The station was first established in 1835 by a local association at the request of the Coastguard. There was no lifeboat at the station between 1852 and 1855
Silver Medal awarded to Lieut H Baillie RN, for the rescue by boat of L P Selstrom, Master of the Swedish schooner Cupido and five crewmen on 26 December 1833. Three Coastguard men and 11 Spittal Pilots were given monetary rewards for their part in the rescue.
New boathouse was built on Spittal Beach.
New Palmer Class lifeboat, built at a cost of £64, was placed on service in January.
Gold Medal awarded to Lieut D Rymer RN for the rescue by lifeboat of six seamen from the schooner Margaret that ran aground near Spittal in heavy seas on 8 April 1838.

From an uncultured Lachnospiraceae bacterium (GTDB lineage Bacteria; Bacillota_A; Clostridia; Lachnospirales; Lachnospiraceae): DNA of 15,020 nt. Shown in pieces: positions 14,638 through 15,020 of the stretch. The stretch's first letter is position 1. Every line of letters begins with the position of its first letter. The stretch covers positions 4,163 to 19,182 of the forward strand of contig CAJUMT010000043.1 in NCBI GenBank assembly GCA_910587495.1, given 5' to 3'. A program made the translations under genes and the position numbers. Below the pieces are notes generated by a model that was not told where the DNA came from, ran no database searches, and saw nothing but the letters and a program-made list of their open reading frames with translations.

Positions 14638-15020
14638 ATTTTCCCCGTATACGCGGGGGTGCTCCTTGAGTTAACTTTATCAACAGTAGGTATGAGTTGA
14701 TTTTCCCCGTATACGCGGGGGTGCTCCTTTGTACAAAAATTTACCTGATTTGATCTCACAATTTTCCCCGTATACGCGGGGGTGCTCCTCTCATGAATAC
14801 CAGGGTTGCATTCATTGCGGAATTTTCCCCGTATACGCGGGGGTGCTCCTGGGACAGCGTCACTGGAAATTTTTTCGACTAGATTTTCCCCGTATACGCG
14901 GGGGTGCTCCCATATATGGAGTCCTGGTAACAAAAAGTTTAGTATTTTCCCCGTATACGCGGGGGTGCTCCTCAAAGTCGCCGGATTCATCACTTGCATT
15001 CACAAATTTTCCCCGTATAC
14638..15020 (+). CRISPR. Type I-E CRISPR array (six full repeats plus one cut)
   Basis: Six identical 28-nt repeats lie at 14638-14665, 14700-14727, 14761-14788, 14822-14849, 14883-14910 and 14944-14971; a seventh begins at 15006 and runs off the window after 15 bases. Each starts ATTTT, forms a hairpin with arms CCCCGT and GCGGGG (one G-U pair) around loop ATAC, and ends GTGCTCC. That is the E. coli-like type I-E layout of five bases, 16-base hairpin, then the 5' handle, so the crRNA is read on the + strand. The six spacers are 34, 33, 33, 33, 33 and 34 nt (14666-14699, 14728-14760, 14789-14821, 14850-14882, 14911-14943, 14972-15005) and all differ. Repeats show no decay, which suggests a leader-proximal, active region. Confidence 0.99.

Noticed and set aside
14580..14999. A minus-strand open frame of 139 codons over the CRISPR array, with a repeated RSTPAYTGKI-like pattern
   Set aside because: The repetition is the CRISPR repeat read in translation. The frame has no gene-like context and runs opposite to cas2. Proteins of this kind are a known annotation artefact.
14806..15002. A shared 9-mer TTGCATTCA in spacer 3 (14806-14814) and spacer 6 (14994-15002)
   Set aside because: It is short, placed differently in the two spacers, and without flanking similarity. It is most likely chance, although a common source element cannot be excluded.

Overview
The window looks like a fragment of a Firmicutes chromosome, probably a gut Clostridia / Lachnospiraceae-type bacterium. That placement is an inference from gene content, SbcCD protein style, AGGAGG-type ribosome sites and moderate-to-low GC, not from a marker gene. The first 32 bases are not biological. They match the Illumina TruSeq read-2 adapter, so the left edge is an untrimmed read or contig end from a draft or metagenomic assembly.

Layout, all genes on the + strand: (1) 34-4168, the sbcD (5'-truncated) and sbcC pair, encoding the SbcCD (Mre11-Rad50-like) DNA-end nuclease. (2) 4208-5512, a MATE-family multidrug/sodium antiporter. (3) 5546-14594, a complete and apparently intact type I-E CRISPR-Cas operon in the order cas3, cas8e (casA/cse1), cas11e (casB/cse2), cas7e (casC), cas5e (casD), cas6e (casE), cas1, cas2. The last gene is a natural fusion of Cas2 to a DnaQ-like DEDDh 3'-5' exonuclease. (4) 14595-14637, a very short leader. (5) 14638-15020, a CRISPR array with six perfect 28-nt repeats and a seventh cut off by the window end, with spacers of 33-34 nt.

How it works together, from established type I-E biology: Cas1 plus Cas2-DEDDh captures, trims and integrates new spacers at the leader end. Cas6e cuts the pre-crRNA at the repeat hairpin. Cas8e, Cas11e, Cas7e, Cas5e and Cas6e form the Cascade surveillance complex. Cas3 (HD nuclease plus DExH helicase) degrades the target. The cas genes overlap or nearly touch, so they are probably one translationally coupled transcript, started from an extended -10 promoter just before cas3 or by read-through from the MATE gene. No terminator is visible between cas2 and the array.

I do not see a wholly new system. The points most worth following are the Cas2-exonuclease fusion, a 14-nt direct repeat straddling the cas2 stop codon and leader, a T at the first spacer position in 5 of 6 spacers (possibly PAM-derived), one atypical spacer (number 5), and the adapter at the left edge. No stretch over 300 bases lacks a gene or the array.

Silver Medal awarded to Lieut E B Nott RN, when with six other men he rescued with a fishing coble, the Master, four men, one woman, and three children from the schooner Diana, that was driven onto rocks and wrecked on 19 September 1838.
Lifeboat deemed as unfit for service and taken out of service.
Silver Medal awarded to Dr FS Cahill for a service on 17 June when a small boat was observed passing the entrance of the Tweed and running into a dangerous position, where her loss would have been certain. Dr Cahill of Berwick persuaded the Master of a small steam tug to go to her rescue, in which he went himself with two other volunteers, in addition to the Master and two men forming the crew of the ferry boat. The boat was reached just in time saving a seaman and his wife from destruction. A heavy sea was on the bar at the time and the steamer was thrown on her broadside when running over it on her return.
A new Peake Class lifeboat, built at a cost of £156, was placed on service in October.
Member of crew washed out of lifeboat whilst on service on 22 March to Heinnick Gerdes of Rostock. Fortunately he was recovered.